“Blockchain is a very high priority for us,” said Charles d’Haussy, head of fintech at InvestHK, a government economic development agency.

To be sure, the city is, like China, imposing restrictions on some of the shadier aspects of the blockchain ecosystem – namely ICOs, a new financing trend that involves selling a digital token that’s tied to a given platform or product. In theory, these tokens should get more valuable as the underlying product becomes more widely used. Some ICOs have raised millions of dollars, all without a working prototype – only a white paper that sketches out the company’s idea.

That doesn’t mean Hong Kong is giving the industry carte blanche. This month, the city’s Securities and Futures Commission told investors to be on the lookout for fraud in initial coin offerings - a form of cryptocurrency fundraising - and warned ICO issuers that they may be subject to local securities laws.


“We have to be very careful with this because on the one hand, we encourage innovation and free markets, but on the other hand, we do have to look after our small investors,” Paul Chan, Hong Kong’s financial secretary, said in a Sept. 11 interview.


Still, the city is taking a softer approach toward regulation than China, which banned ICOs this month and called for a halt in trading on domestic cryptocurrency exchanges.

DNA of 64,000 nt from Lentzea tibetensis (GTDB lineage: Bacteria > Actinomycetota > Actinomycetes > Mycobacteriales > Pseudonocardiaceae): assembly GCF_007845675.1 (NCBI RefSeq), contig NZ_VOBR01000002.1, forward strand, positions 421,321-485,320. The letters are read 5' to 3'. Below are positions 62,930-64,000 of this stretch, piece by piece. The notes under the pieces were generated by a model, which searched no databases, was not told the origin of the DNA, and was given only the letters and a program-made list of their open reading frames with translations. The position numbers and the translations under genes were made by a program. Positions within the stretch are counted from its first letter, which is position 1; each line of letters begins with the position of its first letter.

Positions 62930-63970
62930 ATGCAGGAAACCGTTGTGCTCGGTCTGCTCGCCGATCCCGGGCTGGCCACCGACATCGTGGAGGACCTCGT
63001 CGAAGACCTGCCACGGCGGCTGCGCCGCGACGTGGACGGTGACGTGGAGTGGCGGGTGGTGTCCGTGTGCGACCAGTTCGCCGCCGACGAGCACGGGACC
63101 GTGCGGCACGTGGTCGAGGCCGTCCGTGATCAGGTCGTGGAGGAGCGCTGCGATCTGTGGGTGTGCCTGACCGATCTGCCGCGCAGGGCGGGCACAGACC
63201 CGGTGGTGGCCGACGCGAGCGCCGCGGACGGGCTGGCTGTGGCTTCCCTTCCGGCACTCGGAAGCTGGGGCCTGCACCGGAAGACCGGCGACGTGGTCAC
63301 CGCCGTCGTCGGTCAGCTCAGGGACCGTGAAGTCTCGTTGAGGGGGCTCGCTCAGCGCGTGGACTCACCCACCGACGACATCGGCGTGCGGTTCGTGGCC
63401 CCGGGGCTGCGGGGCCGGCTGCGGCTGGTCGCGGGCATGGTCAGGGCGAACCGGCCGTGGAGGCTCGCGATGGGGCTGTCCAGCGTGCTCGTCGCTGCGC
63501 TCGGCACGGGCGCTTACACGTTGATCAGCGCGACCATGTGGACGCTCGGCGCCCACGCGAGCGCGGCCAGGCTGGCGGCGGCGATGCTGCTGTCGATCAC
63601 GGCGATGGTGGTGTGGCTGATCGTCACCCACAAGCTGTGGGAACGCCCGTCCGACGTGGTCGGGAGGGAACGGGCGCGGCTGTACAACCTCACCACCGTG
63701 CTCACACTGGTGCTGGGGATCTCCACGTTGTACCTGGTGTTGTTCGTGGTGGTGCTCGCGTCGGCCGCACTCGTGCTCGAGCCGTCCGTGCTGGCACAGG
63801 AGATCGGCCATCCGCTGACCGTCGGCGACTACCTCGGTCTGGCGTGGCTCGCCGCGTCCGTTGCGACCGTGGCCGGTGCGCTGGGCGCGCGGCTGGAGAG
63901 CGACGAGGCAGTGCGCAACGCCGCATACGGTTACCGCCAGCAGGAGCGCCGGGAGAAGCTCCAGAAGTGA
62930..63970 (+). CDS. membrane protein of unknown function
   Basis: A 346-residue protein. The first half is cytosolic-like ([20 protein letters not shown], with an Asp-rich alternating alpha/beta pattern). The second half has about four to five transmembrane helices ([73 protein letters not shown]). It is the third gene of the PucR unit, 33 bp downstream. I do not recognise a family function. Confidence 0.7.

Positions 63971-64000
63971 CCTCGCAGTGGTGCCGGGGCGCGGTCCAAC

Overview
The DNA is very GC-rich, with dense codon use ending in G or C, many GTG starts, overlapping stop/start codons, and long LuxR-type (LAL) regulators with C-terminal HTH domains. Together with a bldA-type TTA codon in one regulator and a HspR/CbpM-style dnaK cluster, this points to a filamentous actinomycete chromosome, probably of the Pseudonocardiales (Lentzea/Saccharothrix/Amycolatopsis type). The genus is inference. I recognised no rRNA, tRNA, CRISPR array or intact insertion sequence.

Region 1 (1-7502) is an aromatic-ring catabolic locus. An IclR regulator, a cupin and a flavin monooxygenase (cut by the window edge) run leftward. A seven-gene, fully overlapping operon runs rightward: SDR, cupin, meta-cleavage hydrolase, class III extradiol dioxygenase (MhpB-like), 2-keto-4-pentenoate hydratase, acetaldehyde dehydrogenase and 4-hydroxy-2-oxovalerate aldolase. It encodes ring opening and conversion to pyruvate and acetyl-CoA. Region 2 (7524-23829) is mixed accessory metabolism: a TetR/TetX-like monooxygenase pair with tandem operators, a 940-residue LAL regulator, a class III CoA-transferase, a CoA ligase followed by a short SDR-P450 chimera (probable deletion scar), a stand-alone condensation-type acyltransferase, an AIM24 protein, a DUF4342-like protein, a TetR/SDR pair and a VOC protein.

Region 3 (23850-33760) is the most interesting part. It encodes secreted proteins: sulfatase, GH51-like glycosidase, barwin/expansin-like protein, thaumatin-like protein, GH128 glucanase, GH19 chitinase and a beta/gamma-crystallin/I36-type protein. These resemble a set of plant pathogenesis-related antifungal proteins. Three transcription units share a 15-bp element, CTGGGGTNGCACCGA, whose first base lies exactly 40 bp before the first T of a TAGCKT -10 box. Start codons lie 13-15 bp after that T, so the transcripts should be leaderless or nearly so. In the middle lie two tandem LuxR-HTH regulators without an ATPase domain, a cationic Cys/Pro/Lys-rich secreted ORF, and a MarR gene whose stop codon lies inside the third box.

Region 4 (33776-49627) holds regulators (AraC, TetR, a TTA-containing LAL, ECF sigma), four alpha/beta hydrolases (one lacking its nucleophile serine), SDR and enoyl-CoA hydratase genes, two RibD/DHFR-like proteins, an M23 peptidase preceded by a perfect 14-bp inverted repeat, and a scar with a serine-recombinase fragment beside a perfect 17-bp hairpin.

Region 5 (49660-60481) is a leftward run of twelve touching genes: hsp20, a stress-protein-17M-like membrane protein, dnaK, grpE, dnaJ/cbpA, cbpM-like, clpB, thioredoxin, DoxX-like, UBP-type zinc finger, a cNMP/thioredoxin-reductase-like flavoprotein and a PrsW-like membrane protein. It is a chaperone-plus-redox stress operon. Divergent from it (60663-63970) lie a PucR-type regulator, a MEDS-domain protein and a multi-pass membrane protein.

In its battle to lure blockchain companies, Hong Kong is competing directly with its longtime rival, Singapore, which has also taken many steps to explore uses for blockchain technology while also encouraging the creation of a thriving startup community. As Bloomberg points out, Hong Kong doesn’t have a great track record when it comes to tech startups. Its Cyberport business incubator has been criticized as a housing development in disguise, while many local workers are reluctant to leave their steady jobs for riskier ventures because of the extremely high cost of living.

Building a sustainable blockchain hub in Hong Kong won’t be easy. Many applications for the technology, including Leung’s proposal to create digital tokens for the shipping industry, are still largely theoretical. (Leung says his tokens could be used in conjunction with so-called smart contracts to reduce the risk of default on shipping agreements.)


At the same time, competition to lure the most promising blockchain firms is fierce. Singapore, Hong Kong’s biggest regional rival, is pouring resources into its local fintech industry, as are other financial hubs including Dubai.

One official with InvestHK, the portion of the city government responsible for luring foreign investment, said that the city is keenly aware of the hype surrounding blockchain but has decided to move ahead anyway.